“We would use the letters to gain access to the jury rolls to write down the names and then go meet with a pre-arranged group of local Black residents to go over the names to identify whether any of them were Black. The clerk in one county (Nottoway) became suspicious of our group of 4 Blacks and one White after seeing us writing down the names of jurors and actually called the Dean, but was not satisfied with the Dean’s explanation, so closed the office, kicked us out and called the sheriff, town police and state police. We were at the pre-arranged home going over the names we were able to write down so they were not able to find us at first, but once we got back on the highway headed home, one of the officers spotted us, called the others, stopped us and surrounded us with 3 cars of officers who got out with hands on guns to ask us what we were doing. They made us get out of the car and not accepting our “research” story, they took the White student aside and quizzed him on what he was doing with these “colored boys” and how he was making himself look bad and could get in big trouble doing such things. He held to our story and they finally let us go with a warning to us not to return. It was plenty scary, but we knew there were risks and were willing to take them.” 

Bobby Vassar ’72, personal correspondence with Allison Burns ’22, 11 February 2021. 

Vassar recalls that as a result of their research, Lowe was able to file a settlement with the six counties involved to desegregate their jury rolls. 

Vassar’s recollections and this history now appear on the Service page of our online exhibit. We encourage you to explore 50 Years of BLSA to learn more about Black history at UVA Law.

Featured image: Members of the Black American Law Students Association, Barrister 1972. Front Row: Gloria Bouldin ’73, Jean Roane ’72; Second Row: Raymond Jackson ’73, Gwendolyn Jones ’72, Arthur McFarland ’73, John Scott ’73; Third Row: Charles Walker ’73, Adolphus Williams ’72, William “Joe” Bass ’72; Fourth Row: Bobby Vassar ’72, James Winstead ’72, Jack Gravely ’72, Charles Chambliss ’73.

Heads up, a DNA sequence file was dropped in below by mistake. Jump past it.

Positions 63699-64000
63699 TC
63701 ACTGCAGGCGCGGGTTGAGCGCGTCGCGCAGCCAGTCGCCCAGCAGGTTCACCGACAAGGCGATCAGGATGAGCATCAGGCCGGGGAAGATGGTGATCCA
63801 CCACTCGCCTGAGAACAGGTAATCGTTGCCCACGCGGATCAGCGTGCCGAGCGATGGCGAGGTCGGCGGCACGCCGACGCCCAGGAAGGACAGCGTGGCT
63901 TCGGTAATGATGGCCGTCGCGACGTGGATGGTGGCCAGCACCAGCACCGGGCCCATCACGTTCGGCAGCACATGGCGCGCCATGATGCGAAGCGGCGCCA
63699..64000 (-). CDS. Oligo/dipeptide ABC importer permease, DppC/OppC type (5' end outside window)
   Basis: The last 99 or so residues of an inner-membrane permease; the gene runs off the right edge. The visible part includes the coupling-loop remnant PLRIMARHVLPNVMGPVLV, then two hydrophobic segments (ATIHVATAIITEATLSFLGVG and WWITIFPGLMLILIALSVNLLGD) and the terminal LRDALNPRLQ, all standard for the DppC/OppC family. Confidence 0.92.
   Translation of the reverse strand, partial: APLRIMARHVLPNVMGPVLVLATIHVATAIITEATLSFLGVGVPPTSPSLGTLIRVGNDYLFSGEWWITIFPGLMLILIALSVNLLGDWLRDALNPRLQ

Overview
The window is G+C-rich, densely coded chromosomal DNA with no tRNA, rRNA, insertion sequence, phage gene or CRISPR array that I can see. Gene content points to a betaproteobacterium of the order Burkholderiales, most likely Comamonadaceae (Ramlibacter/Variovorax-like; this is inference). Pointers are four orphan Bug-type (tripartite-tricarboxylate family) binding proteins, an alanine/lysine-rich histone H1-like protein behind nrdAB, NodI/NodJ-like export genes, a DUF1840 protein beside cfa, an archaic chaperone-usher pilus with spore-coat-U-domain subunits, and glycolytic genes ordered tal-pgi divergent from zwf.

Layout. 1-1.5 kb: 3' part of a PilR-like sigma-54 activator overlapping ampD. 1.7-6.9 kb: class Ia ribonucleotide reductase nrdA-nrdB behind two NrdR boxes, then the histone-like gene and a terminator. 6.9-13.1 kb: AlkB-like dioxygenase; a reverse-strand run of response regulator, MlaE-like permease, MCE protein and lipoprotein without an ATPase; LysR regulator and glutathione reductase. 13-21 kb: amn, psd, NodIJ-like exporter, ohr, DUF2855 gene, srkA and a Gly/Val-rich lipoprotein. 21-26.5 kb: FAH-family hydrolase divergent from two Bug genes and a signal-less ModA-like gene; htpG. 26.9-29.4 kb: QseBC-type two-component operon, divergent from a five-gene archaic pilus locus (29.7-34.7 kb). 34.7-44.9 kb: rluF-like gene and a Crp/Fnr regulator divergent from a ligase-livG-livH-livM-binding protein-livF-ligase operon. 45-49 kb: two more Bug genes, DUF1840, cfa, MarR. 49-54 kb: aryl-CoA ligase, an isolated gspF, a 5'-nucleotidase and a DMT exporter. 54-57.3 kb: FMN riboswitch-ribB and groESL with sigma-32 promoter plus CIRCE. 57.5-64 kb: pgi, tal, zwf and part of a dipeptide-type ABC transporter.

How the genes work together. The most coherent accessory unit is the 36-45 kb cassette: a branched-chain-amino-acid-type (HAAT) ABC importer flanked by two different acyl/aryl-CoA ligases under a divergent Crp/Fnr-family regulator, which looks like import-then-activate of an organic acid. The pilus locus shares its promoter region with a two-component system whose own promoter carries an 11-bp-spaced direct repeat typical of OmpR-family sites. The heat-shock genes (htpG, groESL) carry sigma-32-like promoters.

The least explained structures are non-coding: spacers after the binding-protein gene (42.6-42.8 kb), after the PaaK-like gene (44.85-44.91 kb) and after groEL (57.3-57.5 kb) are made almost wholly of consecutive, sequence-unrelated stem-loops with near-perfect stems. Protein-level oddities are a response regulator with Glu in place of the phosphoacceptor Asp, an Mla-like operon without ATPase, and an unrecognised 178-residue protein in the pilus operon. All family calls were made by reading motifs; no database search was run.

Written by

Addie Patrick

Addie Patrick

Addie Patrick is the Library Coordinator at the UVA Law Library.

Avatar

Randi Flaherty

View all posts by and .

Collaborative Storytelling: “50 Years of BLSA” Online Exhibit Now Live

Today marks the official launch of the Law Library’s online exhibit “50 Years of BLSA,” the product of a months-long collaboration between Law Special Collections and the Black Law Students Association at UVA Law. Explore the exhibit here.

On October 16, 1970, UVA Law’s Black students founded a chapter of the Black American Law Students Association (BALSA, now BLSA) to advocate for issues of racial justice. The founding priorities included increasing Black student enrollment, hiring Black faculty, and creating an engaged and welcoming environment at UVA Law.

The online exhibit provides a deep dive into BLSA’s founding and five decades of student activism, service, and community at the Law School. The site’s five sections (History, Service, Black Excellence, Reflections, and Gallery) share both the Law Library’s archival collections and BLSA’s resources.

Forming Partnerships with Student Groups

As BLSA’s 50th anniversary approached, Law Special Collections and the BLSA executive board agreed to collaborate on a project to exhibit BLSA’s history. We met frequently with Allison Burns ’22 (BLSA President) and Genesis Moore ’23 (BLSA Historian) to determine the content and layout of the site, and to exchange resources. We are thankful for their time and input.

Our collaboration with BLSA is Special Collections’ first direct collaboration with a student organization, and we are proud to launch what we hope to be a rich resource for those interested in the Law School’s history.

We look forward to future collaborations with other student groups to highlight the many histories and experiences that make up UVA Law.

Header image: BALSA Executive Board, 1971-1972.

From left to right, front row: Arthur C. McFarland ’73, Stephanie Valentine Carpenter ’73, and Charles E. Walker ’73.